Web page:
Voices from the Inside Out: Death by incarceration

September 5, 2017

From the September-October 2017 issue of News & Letters

by Robert Taliaferro

Death by incarceration (DBI), though not one of the other forms of the death penalty that prisons use to dispense the ultimate punishment, occurs at an alarming rate. It is not widely recorded because it is not a sanctioned punishment (short of a person getting life without parole), that is defined by state statutes, policies or procedures.

One of many demonstrations against death by incarceration.  Photo: LET’S GET FREE Women and Trans Prisoner Defense Committee

One of many demonstrations against death by incarceration.
Photo: LET’S GET FREE Women and Trans Prisoner Defense Committee

DBI has various methods. One of the growing forms—especially amongst women prisoners—is suicide. Its escalation in recent years correlates to increased periods of incarceration for relatively minor crimes.

In suicide cases DBI can be defined by several categories: those who are mentally ill and do not receive the care they need to be able to function in the community, let alone prison; those whose stressors are so overwhelming that they simply choose to give up; those whose time structure is so debilitating that death seems a relief from a seeming lifetime spent inside an eight by ten foot cell.

These categories are made by those who live in this environment, year after year, often for decades. The most common form of DBI is the state-sanctioned penalties that are supported by the prison industrial complex: life without parole and indeterminate sentencing.


A common theme to corrections is that over 90% of people currently confined will eventually return to the community, yet there is always a question of when a person’s incarceration for a crime—any crime—is enough and when continued incarceration simply undermines rehabilitation. When a society locks up a person for an extended period it is ludicrous to think that they will return to the community unscathed. People can rehabilitate themselves, but extended incarceration does not help people learn social skills, especially if rehabilitative efforts are based on current correctional thought. The stripping of a prisoner’s individuality is a form of cultural death which may not appear in law books or social sciences texts, but is one of the uncited causes of recidivism.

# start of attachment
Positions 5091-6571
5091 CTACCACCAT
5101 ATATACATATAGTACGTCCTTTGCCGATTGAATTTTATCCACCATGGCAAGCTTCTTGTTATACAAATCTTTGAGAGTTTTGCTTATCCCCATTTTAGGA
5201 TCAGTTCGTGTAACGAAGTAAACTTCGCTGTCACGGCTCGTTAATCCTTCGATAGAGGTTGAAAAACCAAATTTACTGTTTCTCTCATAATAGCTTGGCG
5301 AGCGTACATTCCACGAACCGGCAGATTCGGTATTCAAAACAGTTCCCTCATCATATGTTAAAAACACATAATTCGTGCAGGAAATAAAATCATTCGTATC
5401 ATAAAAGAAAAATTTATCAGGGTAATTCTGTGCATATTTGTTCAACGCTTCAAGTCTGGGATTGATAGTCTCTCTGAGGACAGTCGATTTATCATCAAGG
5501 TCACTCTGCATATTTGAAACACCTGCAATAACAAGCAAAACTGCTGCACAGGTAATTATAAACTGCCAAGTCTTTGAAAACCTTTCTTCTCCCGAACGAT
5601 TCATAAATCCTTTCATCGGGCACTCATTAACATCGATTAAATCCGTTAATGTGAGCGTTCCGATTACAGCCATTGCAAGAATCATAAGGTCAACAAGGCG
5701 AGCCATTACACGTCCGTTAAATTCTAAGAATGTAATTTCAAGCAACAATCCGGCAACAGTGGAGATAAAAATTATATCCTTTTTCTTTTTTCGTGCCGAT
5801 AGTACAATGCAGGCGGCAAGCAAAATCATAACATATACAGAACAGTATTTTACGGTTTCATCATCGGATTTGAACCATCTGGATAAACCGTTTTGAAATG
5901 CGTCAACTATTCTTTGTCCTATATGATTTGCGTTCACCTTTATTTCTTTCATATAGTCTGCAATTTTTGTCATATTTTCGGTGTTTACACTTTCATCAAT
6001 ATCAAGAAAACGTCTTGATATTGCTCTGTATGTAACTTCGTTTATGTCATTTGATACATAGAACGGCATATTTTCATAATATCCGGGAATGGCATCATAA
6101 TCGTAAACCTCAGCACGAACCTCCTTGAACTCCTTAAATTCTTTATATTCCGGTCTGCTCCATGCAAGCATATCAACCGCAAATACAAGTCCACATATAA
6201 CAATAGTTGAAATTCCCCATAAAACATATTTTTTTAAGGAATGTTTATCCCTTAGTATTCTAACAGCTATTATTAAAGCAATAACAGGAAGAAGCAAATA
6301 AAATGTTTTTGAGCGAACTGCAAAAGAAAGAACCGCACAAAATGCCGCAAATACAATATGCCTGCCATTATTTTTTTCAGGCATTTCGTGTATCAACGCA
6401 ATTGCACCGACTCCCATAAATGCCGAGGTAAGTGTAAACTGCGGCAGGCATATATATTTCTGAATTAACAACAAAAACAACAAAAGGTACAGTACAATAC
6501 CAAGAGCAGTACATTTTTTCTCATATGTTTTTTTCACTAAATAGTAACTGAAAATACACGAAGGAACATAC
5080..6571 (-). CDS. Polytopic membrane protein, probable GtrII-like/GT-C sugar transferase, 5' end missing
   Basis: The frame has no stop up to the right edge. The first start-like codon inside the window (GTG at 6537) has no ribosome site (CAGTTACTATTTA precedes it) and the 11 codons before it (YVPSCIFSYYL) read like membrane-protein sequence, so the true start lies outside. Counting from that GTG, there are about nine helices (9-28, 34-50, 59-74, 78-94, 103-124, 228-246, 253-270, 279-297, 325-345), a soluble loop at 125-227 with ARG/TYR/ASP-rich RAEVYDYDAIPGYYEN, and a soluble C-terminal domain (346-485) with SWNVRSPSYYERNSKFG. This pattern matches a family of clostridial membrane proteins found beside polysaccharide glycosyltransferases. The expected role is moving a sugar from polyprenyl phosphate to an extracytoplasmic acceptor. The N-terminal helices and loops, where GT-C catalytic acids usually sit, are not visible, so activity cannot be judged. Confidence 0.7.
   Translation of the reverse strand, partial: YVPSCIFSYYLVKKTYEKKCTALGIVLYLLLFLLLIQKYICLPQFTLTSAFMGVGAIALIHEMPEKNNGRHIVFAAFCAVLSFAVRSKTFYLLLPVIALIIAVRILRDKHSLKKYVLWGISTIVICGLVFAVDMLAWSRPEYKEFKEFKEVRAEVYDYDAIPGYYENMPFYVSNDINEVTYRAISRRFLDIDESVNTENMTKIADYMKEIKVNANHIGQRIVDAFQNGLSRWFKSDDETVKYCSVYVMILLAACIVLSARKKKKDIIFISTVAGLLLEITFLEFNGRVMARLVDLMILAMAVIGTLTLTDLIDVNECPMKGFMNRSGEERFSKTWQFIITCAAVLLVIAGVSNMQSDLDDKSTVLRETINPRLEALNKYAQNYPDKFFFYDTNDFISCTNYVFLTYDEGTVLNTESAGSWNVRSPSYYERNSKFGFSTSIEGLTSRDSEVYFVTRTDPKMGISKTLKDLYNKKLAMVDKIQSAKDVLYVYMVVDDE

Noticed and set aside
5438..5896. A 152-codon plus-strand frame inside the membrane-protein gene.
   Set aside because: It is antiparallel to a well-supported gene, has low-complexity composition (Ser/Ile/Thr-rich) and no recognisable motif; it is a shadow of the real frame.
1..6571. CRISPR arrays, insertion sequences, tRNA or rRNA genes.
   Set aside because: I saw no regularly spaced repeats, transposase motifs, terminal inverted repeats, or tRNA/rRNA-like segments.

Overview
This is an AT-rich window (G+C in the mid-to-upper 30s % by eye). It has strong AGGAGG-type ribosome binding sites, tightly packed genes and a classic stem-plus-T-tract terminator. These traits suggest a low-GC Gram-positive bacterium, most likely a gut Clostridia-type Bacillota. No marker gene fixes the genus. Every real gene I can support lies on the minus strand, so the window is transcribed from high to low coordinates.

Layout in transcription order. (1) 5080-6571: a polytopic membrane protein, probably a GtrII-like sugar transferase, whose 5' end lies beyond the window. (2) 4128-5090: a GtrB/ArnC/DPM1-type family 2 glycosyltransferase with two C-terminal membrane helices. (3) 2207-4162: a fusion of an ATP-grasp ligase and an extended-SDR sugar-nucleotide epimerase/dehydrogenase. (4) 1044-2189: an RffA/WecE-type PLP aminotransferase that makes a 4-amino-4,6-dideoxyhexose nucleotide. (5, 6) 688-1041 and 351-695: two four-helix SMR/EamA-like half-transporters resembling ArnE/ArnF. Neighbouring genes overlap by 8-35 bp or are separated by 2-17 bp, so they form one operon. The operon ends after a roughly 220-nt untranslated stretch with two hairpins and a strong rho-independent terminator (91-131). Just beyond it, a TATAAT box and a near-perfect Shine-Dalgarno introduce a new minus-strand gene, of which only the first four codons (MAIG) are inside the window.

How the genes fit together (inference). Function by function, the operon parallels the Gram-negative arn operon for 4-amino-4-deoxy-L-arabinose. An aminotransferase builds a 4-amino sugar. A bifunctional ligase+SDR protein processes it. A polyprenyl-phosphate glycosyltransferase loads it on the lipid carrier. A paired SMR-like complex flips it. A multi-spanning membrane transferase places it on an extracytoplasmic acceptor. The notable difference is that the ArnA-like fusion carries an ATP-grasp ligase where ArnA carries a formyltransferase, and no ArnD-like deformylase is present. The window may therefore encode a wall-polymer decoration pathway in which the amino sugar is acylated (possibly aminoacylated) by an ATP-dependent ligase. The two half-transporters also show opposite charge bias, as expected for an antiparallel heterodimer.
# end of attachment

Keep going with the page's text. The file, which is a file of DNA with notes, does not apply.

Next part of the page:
Incarceration is most enervating when a person is kept in prison well beyond a reasonable time of confinement that fulfills the community’s need for retribution.

This country has over two million people currently in prison with several million more under some sort of judicial sanction, the majority of whom are people of color, though all are subjected to this form of cultural and social death. Prisons are the only universally integrated U.S. social construct.


Prisoners’ lives are defined by outside political priorities rather than desires to create positive outcomes which would facilitate reintegration into society.

On average it costs $30,000 a year to incarcerate a person. In a supermax, that cost is about $50,000 a year. With aging prison populations due to DBI policies, that cost can soar to $100,000 a year or more to keep a prisoner confined who can barely feed themselves or walk.

In states like Louisiana, geriatric wards have been created in prisons to ensure that the community’s lust for revenge is properly satisfied, but also that the prisoners can die with some level of dignity.

As a country, we need to decide when a specific function of our society becomes contrary to our core principles, ideas and values, and then we must work to create viable, lasting changes; not simply apply cosmetic bandages to weeping sores.

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